~Percy Bysshe Shelley
our spring long spent
and now we come upon
a time of subtle beauty,
of hue and harmony,
a solemn serenity
by the clamor of summer.
a curtain of grace
cloaking and comforting,
readying us for winter.
No more walks in the wood;
This is the aftermath
Of afternoons in the clover
Fields where we once made love
Then wandered home together
Where the trees arched above,
Where we made our own weather
When branches were the sky.
Now they are gone for good,
And you, for ill, and I
Am only a passer-by.
We and the trees and the way
Back from the fields of play
Lasted as long as we could.
No more walks in the wood.
~John Hollander “An Old Fashioned Song”
Some crumple in air, fall. Some stagger, recover control,
Then take the last glide for a far glint of water. None
Knows what has happened. Now, today, watching
How tirelessly V upon V arrows the season’s logic,
Do I know my own story? At least, they know
When the hour comes for the great wing-beat. Sky-strider,
Star-strider–they rise, and the imperial utterance,
Which cries out for distance, quivers in the wheeling sky.
That much they know, and in their nature know
The path of pathlessness, with all the joy
Of destiny fulfilling its own name.
I have know time and distance, but not why I am here.
Path of logic, path of folly, all
The same–and I stand, my face lifted now skyward,
Hearing the high beat, my arms outstretched in the tingling
Process of transformation, and soon tough legs,
With folded feet, trail in the sounding vacuum of passage,
And my heart is impacted with a fierce impulse
To unwordable utterance–
Toward sunset, at a great height.
~Robert Penn Warren “Heart of Autumn”
I wish I could be as sure as the geese overhead
who trust where they are led
is where they belong.
They may not make it there
but nevertheless go.
I wish I might fly into the setting sun
on a path of pathlessness
knowing only that I am sent
because the call is stronger
than I am.
Yea, I have looked, and seen November there;
The changeless seal of change it seemed to be,
Fair death of things that, living once, were fair;
Bright sign of loneliness too great for me,
Strange image of the dread eternity,
In whose void patience how can these have part,
These outstretched feverish hands, this restless heart?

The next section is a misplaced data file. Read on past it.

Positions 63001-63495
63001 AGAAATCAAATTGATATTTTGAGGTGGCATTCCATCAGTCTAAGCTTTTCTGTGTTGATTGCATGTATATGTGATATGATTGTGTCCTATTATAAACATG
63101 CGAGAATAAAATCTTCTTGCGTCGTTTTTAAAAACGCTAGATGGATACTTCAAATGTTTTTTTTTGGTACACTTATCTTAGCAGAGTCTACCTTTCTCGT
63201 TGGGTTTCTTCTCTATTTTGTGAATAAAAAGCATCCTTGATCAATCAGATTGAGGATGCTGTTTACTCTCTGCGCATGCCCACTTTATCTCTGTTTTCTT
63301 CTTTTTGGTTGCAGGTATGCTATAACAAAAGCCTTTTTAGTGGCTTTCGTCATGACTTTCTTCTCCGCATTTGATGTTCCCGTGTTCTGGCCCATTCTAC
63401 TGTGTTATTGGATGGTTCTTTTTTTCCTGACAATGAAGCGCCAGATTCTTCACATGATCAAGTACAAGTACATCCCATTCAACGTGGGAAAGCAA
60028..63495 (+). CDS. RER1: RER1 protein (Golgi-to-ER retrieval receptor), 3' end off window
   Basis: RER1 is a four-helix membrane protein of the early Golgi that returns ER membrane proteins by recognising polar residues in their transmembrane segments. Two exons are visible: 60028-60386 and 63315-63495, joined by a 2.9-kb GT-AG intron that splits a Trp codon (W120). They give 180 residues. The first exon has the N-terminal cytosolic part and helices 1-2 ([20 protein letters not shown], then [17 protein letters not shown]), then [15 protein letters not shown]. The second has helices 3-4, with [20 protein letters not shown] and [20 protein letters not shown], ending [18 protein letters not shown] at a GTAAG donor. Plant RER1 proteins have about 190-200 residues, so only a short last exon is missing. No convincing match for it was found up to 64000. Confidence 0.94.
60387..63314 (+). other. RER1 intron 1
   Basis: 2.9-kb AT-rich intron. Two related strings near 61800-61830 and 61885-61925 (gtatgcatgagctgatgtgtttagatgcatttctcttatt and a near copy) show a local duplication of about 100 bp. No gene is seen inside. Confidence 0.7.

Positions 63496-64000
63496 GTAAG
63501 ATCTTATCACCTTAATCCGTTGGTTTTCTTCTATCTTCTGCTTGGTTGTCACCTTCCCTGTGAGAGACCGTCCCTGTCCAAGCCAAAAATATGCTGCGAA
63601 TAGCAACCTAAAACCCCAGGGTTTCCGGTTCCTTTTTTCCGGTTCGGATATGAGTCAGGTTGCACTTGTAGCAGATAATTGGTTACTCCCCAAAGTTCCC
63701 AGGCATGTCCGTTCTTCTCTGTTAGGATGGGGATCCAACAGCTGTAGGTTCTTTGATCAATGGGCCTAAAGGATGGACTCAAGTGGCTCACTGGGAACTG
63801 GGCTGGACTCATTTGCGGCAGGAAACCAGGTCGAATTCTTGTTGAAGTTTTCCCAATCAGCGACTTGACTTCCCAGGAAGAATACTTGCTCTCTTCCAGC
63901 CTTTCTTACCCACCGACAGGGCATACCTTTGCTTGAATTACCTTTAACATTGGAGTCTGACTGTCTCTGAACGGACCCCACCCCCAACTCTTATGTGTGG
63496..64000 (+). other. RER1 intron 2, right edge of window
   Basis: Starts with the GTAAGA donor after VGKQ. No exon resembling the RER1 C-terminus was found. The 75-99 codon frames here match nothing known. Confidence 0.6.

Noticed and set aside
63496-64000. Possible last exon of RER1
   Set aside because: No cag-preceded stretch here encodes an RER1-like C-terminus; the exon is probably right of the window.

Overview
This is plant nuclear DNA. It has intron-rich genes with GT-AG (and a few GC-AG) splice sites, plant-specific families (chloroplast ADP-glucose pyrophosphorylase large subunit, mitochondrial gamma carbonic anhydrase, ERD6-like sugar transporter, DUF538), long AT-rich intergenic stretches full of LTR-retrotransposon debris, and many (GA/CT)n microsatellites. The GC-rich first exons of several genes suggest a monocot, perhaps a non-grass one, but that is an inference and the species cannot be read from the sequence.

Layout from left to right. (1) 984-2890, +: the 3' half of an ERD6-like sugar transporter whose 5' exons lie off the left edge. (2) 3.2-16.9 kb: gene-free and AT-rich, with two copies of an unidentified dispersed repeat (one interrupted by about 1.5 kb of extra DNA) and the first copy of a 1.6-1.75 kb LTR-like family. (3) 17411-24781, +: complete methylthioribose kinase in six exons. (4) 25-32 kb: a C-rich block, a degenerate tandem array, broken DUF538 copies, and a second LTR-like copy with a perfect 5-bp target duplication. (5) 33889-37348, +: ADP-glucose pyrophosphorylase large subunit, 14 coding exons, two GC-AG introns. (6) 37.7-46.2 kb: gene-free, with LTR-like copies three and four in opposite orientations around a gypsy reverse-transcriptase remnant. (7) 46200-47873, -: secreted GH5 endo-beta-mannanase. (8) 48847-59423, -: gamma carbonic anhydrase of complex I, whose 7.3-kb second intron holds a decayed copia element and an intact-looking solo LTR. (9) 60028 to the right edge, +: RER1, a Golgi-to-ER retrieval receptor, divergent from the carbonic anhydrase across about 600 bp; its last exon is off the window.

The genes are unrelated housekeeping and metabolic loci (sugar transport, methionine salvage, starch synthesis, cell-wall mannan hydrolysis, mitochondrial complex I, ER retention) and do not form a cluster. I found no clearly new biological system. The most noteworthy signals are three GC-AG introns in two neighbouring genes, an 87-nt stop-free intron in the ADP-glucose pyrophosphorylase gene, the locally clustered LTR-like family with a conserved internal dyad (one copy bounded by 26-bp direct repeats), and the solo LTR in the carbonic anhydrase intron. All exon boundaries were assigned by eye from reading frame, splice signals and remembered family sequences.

~William Morris, “November”
My Sorrow, when she’s here with me…
She loves the bare, the withered tree;
She walks the sodden pasture lane.
The desolate, deserted trees,
The faded earth, the heavy sky,
The beauties she so truly sees,
She thinks I have no eye for these,
And vexes me for reason why.
Not yesterday I learned to know
The love of bare November days…
~Robert Frost from “My November Guest”
month of darkening,
to a recounting of gratitude
of daily thanksgiving and blessings~~
it is good to dwell on our gifts,
I invite Sorrow
to sit in silence with me,
her tears blending with mine.
These deepening days
of bare stripped branches
feed my growing need
for the covering grace
of His coming light.
My poems start the way an oyster does, with an aggravation…
~Kay Ryan, winner of the Pulitzer Prize for Poetry, 2010
If I can remember how often
inspiration starts with irritation~
a bit of sandy grit that hurts and aggravates
becomes something beautiful
if I surround it,
build on it,
smooth it to a shine
and lose myself inside.
A dozen times a day
I can choose to be angry
or be grateful
for nagging aggravations that
lead me beyond mere comfort seeking,
to transcend the mundane
and by grace,
touch the heavenly.
Yesterday a calm and steady rain
made more sodden a sullen gray dawn
when unbidden, a sudden gust
ripped loose remaining leaves
and sent them spinning,
in yellow clouds.
The battering of rain and wind
left no doubt
summer is done for good –
the past is past.
I hunker through the turbulenceto await a clear night when once again
heaven empties itself into
a fragile crystalline dawn.